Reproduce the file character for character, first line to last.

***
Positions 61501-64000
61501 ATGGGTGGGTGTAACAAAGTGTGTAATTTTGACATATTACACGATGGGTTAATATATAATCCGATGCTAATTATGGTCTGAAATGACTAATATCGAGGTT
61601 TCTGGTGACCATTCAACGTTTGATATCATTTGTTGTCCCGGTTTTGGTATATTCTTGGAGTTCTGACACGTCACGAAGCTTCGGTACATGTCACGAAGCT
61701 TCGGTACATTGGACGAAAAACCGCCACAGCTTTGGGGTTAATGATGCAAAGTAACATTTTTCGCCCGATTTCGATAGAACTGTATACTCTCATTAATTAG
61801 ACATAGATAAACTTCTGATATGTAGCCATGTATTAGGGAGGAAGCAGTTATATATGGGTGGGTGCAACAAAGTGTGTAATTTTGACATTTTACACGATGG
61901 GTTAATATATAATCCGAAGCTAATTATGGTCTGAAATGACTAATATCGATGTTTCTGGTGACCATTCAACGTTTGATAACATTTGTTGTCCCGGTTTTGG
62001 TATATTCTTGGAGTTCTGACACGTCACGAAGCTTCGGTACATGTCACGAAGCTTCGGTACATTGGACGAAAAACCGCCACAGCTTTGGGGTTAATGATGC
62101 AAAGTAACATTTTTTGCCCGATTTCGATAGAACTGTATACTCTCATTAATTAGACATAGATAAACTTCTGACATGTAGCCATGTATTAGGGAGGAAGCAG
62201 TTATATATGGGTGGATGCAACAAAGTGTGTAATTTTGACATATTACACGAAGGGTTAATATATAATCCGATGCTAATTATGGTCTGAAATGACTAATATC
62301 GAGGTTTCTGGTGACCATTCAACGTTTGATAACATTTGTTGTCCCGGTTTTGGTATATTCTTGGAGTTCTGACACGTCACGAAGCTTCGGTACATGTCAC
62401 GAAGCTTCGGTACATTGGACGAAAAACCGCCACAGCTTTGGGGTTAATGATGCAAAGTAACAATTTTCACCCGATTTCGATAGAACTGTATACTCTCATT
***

Positions 61501-64000
61501 ATGGGTGGGTGTAACAAAGTGTGTAATTTTGACATATTACACGATGGGTTAATATATAATCCGATGCTAATTATGGTCTGAAATGACTAATATCGAGGTT
61601 TCTGGTGACCATTCAACGTTTGATATCATTTGTTGTCCCGGTTTTGGTATATTCTTGGAGTTCTGACACGTCACGAAGCTTCGGTACATGTCACGAAGCT
61701 TCGGTACATTGGACGAAAAACCGCCACAGCTTTGGGGTTAATGATGCAAAGTAACATTTTTCGCCCGATTTCGATAGAACTGTATACTCTCATTAATTAG
61801 ACATAGATAAACTTCTGATATGTAGCCATGTATTAGGGAGGAAGCAGTTATATATGGGTGGGTGCAACAAAGTGTGTAATTTTGACATTTTACACGATGG
61901 GTTAATATATAATCCGAAGCTAATTATGGTCTGAAATGACTAATATCGATGTTTCTGGTGACCATTCAACGTTTGATAACATTTGTTGTCCCGGTTTTGG
62001 TATATTCTTGGAGTTCTGACACGTCACGAAGCTTCGGTACATGTCACGAAGCTTCGGTACATTGGACGAAAAACCGCCACAGCTTTGGGGTTAATGATGC
62101 AAAGTAACATTTTTTGCCCGATTTCGATAGAACTGTATACTCTCATTAATTAGACATAGATAAACTTCTGACATGTAGCCATGTATTAGGGAGGAAGCAG
62201 TTATATATGGGTGGATGCAACAAAGTGTGTAATTTTGACATATTACACGAAGGGTTAATATATAATCCGATGCTAATTATGGTCTGAAATGACTAATATC
62301 GAGGTTTCTGGTGACCATTCAACGTTTGATAACATTTGTTGTCCCGGTTTTGGTATATTCTTGGAGTTCTGACACGTCACGAAGCTTCGGTACATGTCAC
62401 GAAGCTTCGGTACATTGGACGAAAAACCGCCACAGCTTTGGGGTTAATGATGCAAAGTAACAATTTTCACCCGATTTCGATAGAACTGTATACTCTCATT